nytheatre.com review by Debbie Hoodiman
April 15, 2005
Paul Robeson, one of America’s great actors and concert performers of the 1930s and '40s, fell out of favor later in his life due to the public’s interpretation of his views on Communism during the Cold War. Miriam Jensen Hendrix’s play Robeson explores his life and career, from its pinnacle to his downfall.
The play begins in 1935, when Robeson returns from Europe with his wife after having stayed there for a couple of years. As he tells a group of reporters at the airport and later explains to his brother in more specific detail, his experiences in Europe have changed him profoundly. He says that there, especially in Russia, he was treated as a full human being for the first time in his life. The profundity of this change and how it ignites Robeson’s passion to change things in America for black people is the heart of Hendrix’s play and serves as an interesting and successful through-line for what Hendrix is saying about his character.
The play progresses through the beginnings of the Civil Rights movement, the House Un-American Activities Committee, and the political witch-hunts led by Senator Joe McCarthy in the 1950’s. As Robeson begins speaking publicly about how he feels that lynchings and Jim Crow inequality are the true enemies to America, not Communism, he catches the politicians’ attention and they put him under surveillance, eventually taking away his passport and having him testify at the hearings. Robeson also has a hard time getting his message across within the black community, partially because he refuses to join the NAACP and partially because of the Communist/Socialist bent of his message.
The play does a good job of not deifying Robeson, making him a fully-dimensional character. Robeson is a womanizer and has at least one long-term affair with a woman outside his marriage. He is also out of touch with his son, Paul, Jr., and his wife, and apparently somewhat irresponsible with money.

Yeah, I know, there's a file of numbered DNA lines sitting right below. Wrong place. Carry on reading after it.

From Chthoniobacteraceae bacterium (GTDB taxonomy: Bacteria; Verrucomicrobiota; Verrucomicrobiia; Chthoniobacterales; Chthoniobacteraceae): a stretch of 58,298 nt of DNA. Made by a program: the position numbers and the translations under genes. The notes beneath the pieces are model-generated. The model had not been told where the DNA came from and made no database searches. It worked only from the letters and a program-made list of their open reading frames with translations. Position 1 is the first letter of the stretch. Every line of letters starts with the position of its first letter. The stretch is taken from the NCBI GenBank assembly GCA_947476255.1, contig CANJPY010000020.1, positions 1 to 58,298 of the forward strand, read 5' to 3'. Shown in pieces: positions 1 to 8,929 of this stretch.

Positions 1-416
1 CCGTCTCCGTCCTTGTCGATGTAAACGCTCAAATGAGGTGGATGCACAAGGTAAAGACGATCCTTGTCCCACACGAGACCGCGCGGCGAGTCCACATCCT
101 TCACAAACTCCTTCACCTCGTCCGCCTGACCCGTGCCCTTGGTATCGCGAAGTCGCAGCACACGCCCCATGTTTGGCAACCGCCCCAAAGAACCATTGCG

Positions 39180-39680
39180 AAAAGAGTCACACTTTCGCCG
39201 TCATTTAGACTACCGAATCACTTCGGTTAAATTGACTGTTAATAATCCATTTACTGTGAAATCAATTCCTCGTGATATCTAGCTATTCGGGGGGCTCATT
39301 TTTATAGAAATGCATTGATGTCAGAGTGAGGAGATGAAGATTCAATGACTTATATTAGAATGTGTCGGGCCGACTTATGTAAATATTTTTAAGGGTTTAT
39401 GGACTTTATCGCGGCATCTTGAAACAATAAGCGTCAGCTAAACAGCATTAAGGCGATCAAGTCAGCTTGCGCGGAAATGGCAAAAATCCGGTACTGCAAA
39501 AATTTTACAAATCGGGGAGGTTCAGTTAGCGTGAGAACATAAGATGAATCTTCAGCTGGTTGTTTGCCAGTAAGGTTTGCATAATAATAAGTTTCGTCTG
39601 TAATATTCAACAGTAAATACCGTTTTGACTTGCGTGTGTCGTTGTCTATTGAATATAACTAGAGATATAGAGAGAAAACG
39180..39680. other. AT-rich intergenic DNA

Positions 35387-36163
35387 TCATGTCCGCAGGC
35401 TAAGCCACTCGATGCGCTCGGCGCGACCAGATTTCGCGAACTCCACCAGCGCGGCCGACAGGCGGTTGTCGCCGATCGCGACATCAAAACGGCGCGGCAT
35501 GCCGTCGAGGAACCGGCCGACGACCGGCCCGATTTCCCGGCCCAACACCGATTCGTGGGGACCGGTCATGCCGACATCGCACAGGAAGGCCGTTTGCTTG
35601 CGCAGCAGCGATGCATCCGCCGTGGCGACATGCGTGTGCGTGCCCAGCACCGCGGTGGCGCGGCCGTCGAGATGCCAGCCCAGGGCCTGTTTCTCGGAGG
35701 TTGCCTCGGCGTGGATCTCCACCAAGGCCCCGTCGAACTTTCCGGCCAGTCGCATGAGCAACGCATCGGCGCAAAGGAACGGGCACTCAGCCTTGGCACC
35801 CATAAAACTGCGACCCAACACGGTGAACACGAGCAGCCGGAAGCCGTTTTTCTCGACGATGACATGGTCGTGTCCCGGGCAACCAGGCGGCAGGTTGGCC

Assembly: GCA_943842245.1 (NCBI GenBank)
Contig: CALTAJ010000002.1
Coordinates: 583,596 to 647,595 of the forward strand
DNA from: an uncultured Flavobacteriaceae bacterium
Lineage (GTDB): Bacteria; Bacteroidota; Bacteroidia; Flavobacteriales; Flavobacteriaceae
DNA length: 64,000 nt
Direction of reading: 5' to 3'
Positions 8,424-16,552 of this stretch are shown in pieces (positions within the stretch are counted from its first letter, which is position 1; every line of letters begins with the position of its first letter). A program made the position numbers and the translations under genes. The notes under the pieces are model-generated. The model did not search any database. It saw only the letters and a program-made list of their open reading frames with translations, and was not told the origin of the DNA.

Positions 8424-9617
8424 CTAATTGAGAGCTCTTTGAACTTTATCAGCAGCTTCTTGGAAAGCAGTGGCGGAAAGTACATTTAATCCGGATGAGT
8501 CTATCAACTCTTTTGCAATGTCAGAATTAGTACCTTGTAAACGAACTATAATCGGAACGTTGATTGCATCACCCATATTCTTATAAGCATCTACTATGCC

Ezra Knight, as Robeson, is simply fantastic. His looks, his stature, and especially his voice all say “star,” but more than that, he clearly conveys a deeply developed understanding of his character’s motivations. His acting works on many levels, using humor, arrogance, passion, anger, and even confusion to good effect.
Abena Koomson is wonderful as Essie Robeson, Paul’s wife. She has a deep loyalty to Paul even as he betrays her, yet it is clear she is hurt, angry, and vulnerable. Interestingly, Essie also gives lectures and works for the movement for equal rights. Even though, in this play, Essie’s story takes a secondary role, I give credit to the play for making it clear that Essie has a career as a public speaker and story in her own right.
Bruce Kronenberg, as Senator McCarthy, is rightly scary and the rest of the supporting cast is great for the most part. Among them, Korey Jackson stands out as Jason Clay, a young reporter.
Throughout the play, there are video sequences, credited to Shawn Washburn, that show speeches, close-ups, and dialogue. The set, a two-level structure that works as a home, an airport, a courtroom, a meeting room, and other locations, is well-designed by Gregory Tippit.
Over all, Robeson works as an interesting story about American history regarding such subjects as racism, the beginnings of the Civil Rights movement in America, and the McCarthy hearings.